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pcbi-0030246-g006: Response of the Four Cycles to the Input Buried in NoiseThe input is a sum of a slow signal (same as in Figure 4) and a Gaussian uncorrelated noise. The resulting input signals are shown in red. The blue traces in (A), (B), (C), and (D) show the response of the hyperbolic, signal-transducing, threshold-hyperbolic, and ultrasensitive switches, respectively, as shown in Figure 2. The response shows that the cycles respond to the signal only and ignore or filter out the noise in the input. Time was normalized by the characteristic time of each cycle to facilitate comparison among cycles.

Mentions: Importantly, low-frequency inputs are proxies for longer input activation, whereas high-frequency inputs are proxies for short, transient activations of the cascade and for high-frequency noise. Because of low-pass filtering, cycles respond to noise less than to signals, and as the noise shifts to higher frequencies, the cycle responds to it less. Figure 6 makes the point more precisely: it shows the response of the cycle to a slowly varying signal buried in noise, and demonstrates that the noise is filtered out and the signal is revealed.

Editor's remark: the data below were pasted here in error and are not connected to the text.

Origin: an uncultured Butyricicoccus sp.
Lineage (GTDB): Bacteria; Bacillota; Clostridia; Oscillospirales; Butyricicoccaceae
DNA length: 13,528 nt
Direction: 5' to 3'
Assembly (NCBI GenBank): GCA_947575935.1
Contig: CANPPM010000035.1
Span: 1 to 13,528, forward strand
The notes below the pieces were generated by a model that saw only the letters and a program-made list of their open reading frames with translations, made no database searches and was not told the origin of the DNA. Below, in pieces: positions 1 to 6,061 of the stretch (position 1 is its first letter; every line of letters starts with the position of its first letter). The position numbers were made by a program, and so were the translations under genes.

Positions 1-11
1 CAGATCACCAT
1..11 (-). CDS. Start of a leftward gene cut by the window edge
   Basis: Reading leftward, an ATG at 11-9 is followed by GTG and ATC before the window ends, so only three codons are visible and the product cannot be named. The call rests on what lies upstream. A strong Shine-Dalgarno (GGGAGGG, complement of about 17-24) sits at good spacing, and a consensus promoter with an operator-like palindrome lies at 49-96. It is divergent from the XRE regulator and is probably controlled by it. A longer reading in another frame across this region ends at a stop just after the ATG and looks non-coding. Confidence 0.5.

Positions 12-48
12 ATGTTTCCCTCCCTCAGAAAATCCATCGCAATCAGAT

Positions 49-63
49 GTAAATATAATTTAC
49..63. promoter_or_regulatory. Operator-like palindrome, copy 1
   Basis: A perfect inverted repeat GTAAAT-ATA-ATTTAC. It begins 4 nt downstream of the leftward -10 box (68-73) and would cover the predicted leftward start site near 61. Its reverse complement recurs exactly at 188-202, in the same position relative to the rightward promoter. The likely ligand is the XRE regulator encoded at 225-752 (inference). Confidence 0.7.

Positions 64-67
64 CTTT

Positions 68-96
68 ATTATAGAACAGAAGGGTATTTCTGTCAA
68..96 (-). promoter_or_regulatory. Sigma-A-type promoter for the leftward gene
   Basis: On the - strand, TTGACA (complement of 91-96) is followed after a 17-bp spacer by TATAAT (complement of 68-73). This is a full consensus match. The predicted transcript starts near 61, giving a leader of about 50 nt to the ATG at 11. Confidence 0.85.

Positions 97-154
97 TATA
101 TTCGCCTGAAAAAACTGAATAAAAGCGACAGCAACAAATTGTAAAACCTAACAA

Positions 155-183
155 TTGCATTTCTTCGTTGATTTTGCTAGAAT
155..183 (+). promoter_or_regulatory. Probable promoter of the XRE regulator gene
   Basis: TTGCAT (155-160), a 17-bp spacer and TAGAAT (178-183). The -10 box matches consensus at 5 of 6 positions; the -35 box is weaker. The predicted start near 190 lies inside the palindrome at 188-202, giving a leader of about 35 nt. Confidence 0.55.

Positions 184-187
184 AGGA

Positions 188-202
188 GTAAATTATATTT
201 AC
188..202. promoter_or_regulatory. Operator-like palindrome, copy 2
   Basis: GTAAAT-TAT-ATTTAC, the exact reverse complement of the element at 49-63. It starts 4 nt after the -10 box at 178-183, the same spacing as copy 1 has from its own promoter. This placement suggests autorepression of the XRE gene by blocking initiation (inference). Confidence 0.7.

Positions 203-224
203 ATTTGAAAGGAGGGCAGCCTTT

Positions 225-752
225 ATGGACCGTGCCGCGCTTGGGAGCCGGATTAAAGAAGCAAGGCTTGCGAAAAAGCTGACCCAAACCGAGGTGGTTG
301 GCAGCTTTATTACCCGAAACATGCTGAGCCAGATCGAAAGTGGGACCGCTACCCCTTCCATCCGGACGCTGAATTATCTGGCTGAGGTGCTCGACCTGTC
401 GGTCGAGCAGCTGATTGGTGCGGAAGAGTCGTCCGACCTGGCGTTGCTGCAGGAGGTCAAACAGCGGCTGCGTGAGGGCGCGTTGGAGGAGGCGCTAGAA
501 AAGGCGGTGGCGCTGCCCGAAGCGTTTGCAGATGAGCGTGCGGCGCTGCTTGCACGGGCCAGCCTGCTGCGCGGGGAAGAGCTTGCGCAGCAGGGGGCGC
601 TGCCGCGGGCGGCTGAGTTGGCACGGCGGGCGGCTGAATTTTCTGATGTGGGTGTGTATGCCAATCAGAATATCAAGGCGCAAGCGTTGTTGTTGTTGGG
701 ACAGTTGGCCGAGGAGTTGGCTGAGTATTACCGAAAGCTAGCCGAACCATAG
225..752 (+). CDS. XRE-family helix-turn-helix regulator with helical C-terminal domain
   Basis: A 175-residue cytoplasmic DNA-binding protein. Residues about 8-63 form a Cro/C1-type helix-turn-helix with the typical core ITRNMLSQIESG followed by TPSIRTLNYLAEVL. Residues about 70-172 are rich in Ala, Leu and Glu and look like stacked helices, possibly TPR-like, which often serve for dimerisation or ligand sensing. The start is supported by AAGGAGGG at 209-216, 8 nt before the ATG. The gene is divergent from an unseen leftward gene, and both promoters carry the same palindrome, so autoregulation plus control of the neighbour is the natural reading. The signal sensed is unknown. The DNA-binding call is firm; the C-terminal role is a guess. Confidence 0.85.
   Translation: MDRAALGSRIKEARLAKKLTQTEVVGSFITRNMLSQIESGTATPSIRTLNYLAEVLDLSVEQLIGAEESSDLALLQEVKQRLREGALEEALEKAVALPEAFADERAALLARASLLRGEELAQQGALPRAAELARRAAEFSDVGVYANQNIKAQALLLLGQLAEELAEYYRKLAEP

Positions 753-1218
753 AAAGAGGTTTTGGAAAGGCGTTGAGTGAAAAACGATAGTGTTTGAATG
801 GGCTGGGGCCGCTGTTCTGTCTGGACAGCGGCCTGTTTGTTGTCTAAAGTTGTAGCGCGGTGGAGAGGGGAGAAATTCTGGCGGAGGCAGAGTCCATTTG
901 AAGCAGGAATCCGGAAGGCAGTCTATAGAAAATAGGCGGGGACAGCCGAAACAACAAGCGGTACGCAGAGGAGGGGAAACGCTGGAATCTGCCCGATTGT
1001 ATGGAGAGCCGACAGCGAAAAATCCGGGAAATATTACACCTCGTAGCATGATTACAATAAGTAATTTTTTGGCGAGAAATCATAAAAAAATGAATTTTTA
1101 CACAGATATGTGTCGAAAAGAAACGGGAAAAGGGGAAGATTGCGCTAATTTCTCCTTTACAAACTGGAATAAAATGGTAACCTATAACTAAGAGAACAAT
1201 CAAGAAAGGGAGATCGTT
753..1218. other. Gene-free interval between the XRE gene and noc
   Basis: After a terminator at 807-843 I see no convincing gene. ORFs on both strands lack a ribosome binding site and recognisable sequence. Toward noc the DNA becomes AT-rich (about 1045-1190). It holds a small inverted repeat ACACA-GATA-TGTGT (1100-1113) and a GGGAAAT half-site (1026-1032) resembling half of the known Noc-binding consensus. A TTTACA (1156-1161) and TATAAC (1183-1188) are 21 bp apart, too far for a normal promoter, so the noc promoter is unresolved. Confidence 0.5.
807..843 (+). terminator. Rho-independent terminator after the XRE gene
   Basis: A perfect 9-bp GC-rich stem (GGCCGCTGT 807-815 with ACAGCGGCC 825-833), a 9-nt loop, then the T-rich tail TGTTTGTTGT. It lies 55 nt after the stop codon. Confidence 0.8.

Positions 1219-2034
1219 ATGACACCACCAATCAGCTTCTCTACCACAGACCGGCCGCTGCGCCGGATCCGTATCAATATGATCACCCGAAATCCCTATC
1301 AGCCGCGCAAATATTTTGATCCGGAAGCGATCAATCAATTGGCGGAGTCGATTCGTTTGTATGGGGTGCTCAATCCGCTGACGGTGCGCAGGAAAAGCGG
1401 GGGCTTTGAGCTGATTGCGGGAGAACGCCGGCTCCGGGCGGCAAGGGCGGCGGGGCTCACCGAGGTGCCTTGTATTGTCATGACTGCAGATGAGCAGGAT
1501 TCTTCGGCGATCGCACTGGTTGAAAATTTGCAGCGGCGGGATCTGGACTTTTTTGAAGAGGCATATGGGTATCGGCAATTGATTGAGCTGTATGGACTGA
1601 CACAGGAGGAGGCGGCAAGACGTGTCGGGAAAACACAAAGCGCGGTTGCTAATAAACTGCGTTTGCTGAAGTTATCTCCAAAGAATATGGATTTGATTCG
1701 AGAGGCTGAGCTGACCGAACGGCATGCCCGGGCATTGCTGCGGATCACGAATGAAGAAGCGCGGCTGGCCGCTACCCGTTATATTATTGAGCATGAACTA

Operating regimes of signaling cycles: statics, dynamics, and noise filtering.

Gomez-Uribe C, Verghese GC, Mirny LA - PLoS Comput. Biol. (2007)

Response of the Four Cycles to the Input Buried in NoiseThe input is a sum of a slow signal (same as in Figure 4) and a Gaussian uncorrelated noise. The resulting input signals are shown in red. The blue traces in (A), (B), (C), and (D) show the response of the hyperbolic, signal-transducing, threshold-hyperbolic, and ultrasensitive switches, respectively, as shown in Figure 2. The response shows that the cycles respond to the signal only and ignore or filter out the noise in the input. Time was normalized by the characteristic time of each cycle to facilitate comparison among cycles.
© Copyright Policy
Related In: Results  -  Collection

Show All Figures
getmorefigures.php?uid=PMC2230677&req=5

pcbi-0030246-g006: Response of the Four Cycles to the Input Buried in NoiseThe input is a sum of a slow signal (same as in Figure 4) and a Gaussian uncorrelated noise. The resulting input signals are shown in red. The blue traces in (A), (B), (C), and (D) show the response of the hyperbolic, signal-transducing, threshold-hyperbolic, and ultrasensitive switches, respectively, as shown in Figure 2. The response shows that the cycles respond to the signal only and ignore or filter out the noise in the input. Time was normalized by the characteristic time of each cycle to facilitate comparison among cycles.